Stob Before I start, please take a moment or two to identify your exits, in the unlikely event of the alarm sounding during this article. These are clearly marked with a blue underline like this (nb this is not an actual exit, but just a demonstration of what an exit would look like if this were an exit.
Do not click on this), and of course some of you may also be able to use your back button. At the first alarm, please click to escape immediately. Do not stop to gather your thoughts. Do not sit there gawping vaguely at the girl in the sidebar advertisement’s Flash animation.
It will come as no surprise to most of you that, having sniffed the prevailing wind of the current legal climate, The Register is instituting a new Health and Safety policy. I have been appointed Readership Safety Co-ordinator, and it is my happy privilege to explain to you, valued reader, just how you will be affected by the systems that we are putting in place.
By the time we have finished today, you will know how to get the most out of the Reg without putting yourself in unnecessary danger. We will cover everything from idle click-through on the latest Thomas C Greene to obtaining a Permit To Read for Andrew Orlowski’s forthcoming and groundbreaking new Reg series ‘Who is more evil: M Palin or D Attenborough?’
On with the fun. All safety courses begin with a brief wobbly video introduction. To view ours properly, you will need to have installed the RegVid plugin, a 2GB download from our temperamental server hosted in the Falkland Islands. In case you have not yet done this, we have made arrangements so everybody can follow the presentation using a simple, text-based interface.
A martial signature tune, with loads of trumpets, french horns, and that starring double act of analogue recordings: Wow and Flutter. This music plays over a title sequence of stock sub-‘Dallas’ helicopter shots of skyscrapers. Although superficially elaborate, the overall impression is of cheapness.
Safety at The Register
Biting the hand that feeds IT
but without breaking its skin and potentially causing infection
Cut to an office interior. An Important Man in a suit sits behind a huge desk, pretending to correct reports with a fountain pen. After a while, he looks up.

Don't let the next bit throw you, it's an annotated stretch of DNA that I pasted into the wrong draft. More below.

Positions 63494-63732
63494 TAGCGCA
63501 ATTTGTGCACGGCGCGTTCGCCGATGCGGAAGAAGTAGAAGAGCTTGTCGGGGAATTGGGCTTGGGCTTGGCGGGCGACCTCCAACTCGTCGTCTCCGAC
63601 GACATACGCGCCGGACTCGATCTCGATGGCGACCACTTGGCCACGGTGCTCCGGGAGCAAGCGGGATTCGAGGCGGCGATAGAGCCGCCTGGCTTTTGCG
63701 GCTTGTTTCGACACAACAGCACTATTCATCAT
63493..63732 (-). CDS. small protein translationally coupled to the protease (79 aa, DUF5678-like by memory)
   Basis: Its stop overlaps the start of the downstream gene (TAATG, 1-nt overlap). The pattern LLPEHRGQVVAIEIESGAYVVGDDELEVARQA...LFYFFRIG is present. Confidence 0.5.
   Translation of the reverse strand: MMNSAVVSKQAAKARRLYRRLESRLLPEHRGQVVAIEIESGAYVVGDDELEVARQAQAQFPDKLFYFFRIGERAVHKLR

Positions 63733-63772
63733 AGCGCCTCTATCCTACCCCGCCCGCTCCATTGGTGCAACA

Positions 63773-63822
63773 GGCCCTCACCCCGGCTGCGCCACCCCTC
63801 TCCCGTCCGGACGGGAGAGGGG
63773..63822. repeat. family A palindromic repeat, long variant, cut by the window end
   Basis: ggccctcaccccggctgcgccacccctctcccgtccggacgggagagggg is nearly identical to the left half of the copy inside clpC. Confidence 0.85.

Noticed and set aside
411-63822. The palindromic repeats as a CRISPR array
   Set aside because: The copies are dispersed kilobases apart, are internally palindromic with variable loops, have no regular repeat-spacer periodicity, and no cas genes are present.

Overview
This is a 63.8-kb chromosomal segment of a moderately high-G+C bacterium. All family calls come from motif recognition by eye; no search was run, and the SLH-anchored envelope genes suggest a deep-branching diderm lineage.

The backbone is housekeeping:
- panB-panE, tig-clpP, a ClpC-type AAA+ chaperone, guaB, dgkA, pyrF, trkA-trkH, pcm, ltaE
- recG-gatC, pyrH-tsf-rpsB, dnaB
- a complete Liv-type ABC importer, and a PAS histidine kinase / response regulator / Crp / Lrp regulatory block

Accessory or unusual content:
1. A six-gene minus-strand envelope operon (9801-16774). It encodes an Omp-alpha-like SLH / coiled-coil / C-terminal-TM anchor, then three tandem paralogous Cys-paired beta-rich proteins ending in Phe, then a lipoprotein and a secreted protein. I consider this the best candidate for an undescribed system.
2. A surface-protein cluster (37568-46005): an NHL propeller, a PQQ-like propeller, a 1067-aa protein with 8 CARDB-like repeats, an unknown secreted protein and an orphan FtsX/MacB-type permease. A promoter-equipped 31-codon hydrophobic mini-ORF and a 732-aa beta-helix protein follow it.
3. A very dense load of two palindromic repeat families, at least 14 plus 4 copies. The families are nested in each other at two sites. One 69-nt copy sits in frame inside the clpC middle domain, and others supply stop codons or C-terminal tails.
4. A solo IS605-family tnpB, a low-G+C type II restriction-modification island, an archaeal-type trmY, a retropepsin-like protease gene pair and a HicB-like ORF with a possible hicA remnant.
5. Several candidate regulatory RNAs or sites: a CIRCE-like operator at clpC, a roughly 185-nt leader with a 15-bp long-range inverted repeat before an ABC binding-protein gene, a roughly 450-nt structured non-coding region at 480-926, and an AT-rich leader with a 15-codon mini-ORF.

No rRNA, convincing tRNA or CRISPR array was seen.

Important Man: Hello, and welcome to Safety at The Register. You know, I bet that many of you think that we at the ‘Reg’ [chuckles at the abbreviation] are mostly concerned with attracting readers, or creating tip-top editorial, or turning away would be advertisers because their products just aren’t good enough for you.
Close up shot of Important Man’s face, being extra sincere.
Important Man: But nothing could be further from the truth. Sure, these other things are important. But what we care about most of all is your safety. Yes. That’s right.
Cut away to film sequence of happy Reg reading office workers, identified by prominent RegT-shirts, pointing at the CRT screen and laughing at something amusing; teenage girls cavorting on beach while occasionally pausing to read the Regon their brightly coloured, internet-enabled mobile phones; boiler-suited man putting down their Reg coffee mug, and closes safety visor to carry on using an oxyacetylene cutting torch. Jaws-style tension-inducing music in the background predicts imminent disaster.
Important Man, in voiceover: In the modern web-reading world, even the safest IT news website can be a dangerous place to be.
Film sequence: the CRT monitor explodes. The girls are abruptly swept out to sea by a wave. The boiler-suited man raises visor, puts cigarette in mouth and prepares to light it with his cutting torch. Soundtrack music switches to Gloomy Sunday.
Cut back to Important Man in office, with his sincerity now racked up to 11, like a CNN newsreader trying to be Walter Cronkite: That’s why, here at the ‘Reg’, we have become the first semi-satirical IT news portal to put in place a proper safety policy for all its readers. But we need help from you. Today we are asking you just to spend a few minutes familiarising yourself with our new safety policies.
Safety at the Register:
Don’t be a thicky when you clicky.
So much for the film, although please don’t delete RegVid as I have a cartoon called PAT the tester that I will be showing later on in the course.